Abigail Henson on How Black Fathers With Criminal Records Navigate Employment Discrimination
In Desistance, Persistence, Resilience and Resistance, Abigail Henson visbilises the resilience shown by Black fathers with a criminal record while navigating discriminatory employment market. She argues that Black men who have to provide for their families resort to “hustling” not due to persistent criminality, but because of the racist attitude of the employment ecosystem.
Drawing from the interviews conducted with released Black fathers in South Philidelphia, Henson endeavours to use a “strength-based” lens to highlight the resilience displayed by such men when faced with stigma and discrimination. With the aim to expose how racist employment system disproportionately impacts Black men, she goes on to propose:
“It is not solely a criminal record that leads to employer discrimination, but rather the intersection of race, gender, and a criminal record that result in perceptions of Black formerly incar- cerated males as “socially unacceptable” by potential employers.”
The respondents in Henson’s study expressed willingness to join the legitimate workforce, but the same was consistently denied to them due to the intersection of their gender, race, and criminal record. Despite such constraints, the respondents continued to remain resilient and resistant, finding hustles for themselves to support their families. Henson takes recourse to YA Payne’s Site of Resilience (SOR) theory, to show how for Black fathers, the “providing by any means necessary” is an act of resilience instead of recidivism:
“Despite the inability to gain employment because of limited skills, lack of quality education and employer discrimination, the fathers did not give up. Rather, they expressed resilience in choosing to provide by any means necessary. The streets were seen as a temporary safety net that would always be there to catch the men as they searched for something better. Being in the streets was a goal-oriented adaptation to blocked opportunities and not the result of “criminal values.”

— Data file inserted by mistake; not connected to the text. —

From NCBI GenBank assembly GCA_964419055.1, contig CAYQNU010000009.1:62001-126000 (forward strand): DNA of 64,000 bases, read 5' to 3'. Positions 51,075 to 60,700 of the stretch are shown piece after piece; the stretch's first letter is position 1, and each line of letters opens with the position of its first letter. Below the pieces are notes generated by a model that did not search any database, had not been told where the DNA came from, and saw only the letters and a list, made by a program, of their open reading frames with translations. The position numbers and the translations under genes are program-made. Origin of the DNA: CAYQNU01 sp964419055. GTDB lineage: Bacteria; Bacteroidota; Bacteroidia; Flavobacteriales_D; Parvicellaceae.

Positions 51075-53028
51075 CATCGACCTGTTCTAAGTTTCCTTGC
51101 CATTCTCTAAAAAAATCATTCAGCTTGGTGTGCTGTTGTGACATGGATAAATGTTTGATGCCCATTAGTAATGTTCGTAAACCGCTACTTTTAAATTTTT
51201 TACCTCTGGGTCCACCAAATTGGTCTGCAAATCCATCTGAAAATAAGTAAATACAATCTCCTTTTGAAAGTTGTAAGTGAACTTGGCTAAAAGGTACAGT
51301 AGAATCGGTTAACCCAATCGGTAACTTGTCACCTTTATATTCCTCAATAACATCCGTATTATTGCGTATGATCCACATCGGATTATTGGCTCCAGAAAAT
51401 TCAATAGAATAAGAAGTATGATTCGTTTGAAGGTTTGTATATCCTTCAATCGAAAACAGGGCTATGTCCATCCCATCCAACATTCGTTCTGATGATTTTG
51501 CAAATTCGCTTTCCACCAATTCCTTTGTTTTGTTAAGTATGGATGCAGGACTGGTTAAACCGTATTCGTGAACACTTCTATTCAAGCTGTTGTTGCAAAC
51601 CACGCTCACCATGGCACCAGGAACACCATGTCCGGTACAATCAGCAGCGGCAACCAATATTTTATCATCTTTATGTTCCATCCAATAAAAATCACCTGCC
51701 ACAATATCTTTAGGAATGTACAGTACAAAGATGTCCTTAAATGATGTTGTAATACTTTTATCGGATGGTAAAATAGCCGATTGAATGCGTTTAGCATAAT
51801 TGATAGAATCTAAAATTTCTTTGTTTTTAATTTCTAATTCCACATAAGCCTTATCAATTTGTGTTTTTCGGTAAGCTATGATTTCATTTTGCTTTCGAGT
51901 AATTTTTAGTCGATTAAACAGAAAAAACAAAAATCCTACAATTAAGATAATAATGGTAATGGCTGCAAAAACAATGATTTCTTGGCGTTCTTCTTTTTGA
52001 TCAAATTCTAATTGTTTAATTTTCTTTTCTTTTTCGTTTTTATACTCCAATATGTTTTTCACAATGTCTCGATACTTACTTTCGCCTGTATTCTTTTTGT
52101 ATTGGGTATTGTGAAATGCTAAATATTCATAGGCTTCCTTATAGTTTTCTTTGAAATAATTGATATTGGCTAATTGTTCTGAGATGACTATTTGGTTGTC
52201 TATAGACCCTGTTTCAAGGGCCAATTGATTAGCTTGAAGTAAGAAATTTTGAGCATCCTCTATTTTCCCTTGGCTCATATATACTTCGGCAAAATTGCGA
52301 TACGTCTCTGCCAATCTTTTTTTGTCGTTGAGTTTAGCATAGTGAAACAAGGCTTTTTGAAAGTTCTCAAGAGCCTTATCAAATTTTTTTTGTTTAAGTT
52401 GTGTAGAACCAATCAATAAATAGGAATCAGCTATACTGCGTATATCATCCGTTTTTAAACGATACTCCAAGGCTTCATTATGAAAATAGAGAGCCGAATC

Majority of fathers in Henson’s study believe that providing employment opportunities to them and others in their area would reduce crime in the community. Lamenting the lack of work opportunities in close vicinities, the respondents desired more opportunities to work or do business in their neighbourhood to make money and spend quality time with their family as well.
Henson uses these narratives to argue how the discourse on recidivism is disproportionately focused on persistent criminality instead of racist policies and practices that push Black men to recidivate. While claiming that such approach perpetuates the stereotype of “criminal Blackman”, Henson contends that:
“In criminological research, it is necessary to take a strengths-based anti-racist approach that contextualizes criminal engagement and shifts the critique from those required to navigate barriers upon reentry to those creating and sustaining such barriers. When thinking about the purpose of incarceration and how we define a successful reentry, it is important to understand that re-engagement in crime or re-arrest is rarely a display of a persistent criminal character. This simplistic analysis disregards police officers’ hyper surveillance of Black men, and particularly those returning home from prison, which increases the chance of arrest. This kind of analysis similarly neglects systemic racism and discrimination that contributes to blocked opportunities for financial security and survival”.
Henson moots for expanding the definition of “successful re-entry” to include “measures that reflect sustainable positive growth in the individual such as familial and community engagement, a future-orientation, motivation, joy and empathy”:
“By expanding definitions of resilience and turning a critical gaze onto policymakers, research can contribute to a shift in collective consciousness around Blackness, maleness, and criminal engagement that can lessen discrimination and ultimately increase public safety.”
Complement this with Maria Johnson and Alford Young on Diversity and Meaning In The Study of Black Fatherhood, and Devah Pager on The Mark of a Criminal Record.